Friday marks the fifth anniversary of the evening when That Cute Bald Guy asked me to marry (…with dinner) him. I’m sure we drank plenty of sparkling wine that night, although the details of its origin are lost to the mists of time. But I do have one particular memory of that winter’s wedding planning.

As we sorted through all the wedding details, we realized we had no idea which bubbly we could afford to serve to a crowd without sending our wine-snob friends rushing for the exits. So, we did what any budding foodies would do: We bought a few dozen bottles of under-$20 sparklers, whipped up some nibbles, and invited a gaggle of friends over to help us taste.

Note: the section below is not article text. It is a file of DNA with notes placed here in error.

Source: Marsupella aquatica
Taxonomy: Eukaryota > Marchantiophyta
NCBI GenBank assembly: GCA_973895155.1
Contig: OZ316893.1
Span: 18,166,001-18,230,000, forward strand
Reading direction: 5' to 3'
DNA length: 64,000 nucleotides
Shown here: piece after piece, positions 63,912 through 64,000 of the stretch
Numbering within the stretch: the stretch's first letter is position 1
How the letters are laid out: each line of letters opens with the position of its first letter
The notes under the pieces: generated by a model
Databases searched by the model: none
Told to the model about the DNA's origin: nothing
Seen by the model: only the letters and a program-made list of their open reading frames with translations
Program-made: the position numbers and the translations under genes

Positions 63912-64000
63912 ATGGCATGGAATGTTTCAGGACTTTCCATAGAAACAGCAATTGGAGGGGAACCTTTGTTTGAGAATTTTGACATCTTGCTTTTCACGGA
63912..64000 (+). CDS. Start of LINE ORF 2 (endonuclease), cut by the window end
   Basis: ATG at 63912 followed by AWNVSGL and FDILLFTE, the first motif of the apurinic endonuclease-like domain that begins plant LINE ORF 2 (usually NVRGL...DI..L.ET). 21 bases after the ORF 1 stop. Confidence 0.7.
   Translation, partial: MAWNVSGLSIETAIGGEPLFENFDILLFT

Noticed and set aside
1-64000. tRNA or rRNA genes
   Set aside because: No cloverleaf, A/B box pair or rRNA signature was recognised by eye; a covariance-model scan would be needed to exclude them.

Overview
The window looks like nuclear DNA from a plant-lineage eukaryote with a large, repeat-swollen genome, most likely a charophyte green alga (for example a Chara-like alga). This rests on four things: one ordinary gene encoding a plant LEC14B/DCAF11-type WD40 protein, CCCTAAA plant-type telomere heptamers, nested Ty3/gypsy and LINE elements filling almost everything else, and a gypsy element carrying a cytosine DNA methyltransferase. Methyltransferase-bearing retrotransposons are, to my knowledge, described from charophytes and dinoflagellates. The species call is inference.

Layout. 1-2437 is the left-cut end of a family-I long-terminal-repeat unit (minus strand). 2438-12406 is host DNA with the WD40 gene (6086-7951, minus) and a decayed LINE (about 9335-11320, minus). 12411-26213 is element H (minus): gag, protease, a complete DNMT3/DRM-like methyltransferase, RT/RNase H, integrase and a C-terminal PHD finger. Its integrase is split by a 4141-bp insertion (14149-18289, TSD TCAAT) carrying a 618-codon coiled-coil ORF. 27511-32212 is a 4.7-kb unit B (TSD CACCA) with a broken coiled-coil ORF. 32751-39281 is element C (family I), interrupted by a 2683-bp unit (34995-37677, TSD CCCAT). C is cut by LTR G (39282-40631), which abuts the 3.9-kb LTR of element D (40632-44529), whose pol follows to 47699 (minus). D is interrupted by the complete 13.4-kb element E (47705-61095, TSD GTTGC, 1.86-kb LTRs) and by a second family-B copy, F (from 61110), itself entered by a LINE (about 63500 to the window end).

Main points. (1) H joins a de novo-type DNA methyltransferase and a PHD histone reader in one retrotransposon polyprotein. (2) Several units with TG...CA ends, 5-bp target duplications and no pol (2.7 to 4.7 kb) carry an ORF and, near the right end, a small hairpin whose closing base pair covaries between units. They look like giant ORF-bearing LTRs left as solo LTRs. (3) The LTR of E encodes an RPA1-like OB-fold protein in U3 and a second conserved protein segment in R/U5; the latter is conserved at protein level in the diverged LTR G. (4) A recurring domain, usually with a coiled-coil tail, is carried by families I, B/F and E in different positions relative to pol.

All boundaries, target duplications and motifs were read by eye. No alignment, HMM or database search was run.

As you might expect, we had a blast. In the end, there were plenty of very nice bottles consumed, but a clear winner emerged. And so, the bubbly with which our friends and family toasted our vows the next summer was the Roederer Estate Brut ($17 at BevMo). As an added charm, this bubbly’s made with grapes grown in Sonoma’s Anderson Valley, right around the corner from the vineyards where we were married.

And although it’s affordable enough to serve to scores of your nearest and dearest, it’s also become our house sparkler, a little touch of luxury that’s fun to keep on hand just for ourselves. It’s delightful with a thimbleful of liqueur as an aperitif, mixed into Mimosas for brunch, or as a little splash of holiday sparkle all on its own.

Keep a bottle on hand, and I’m sure you’ll find something lovely to celebrate…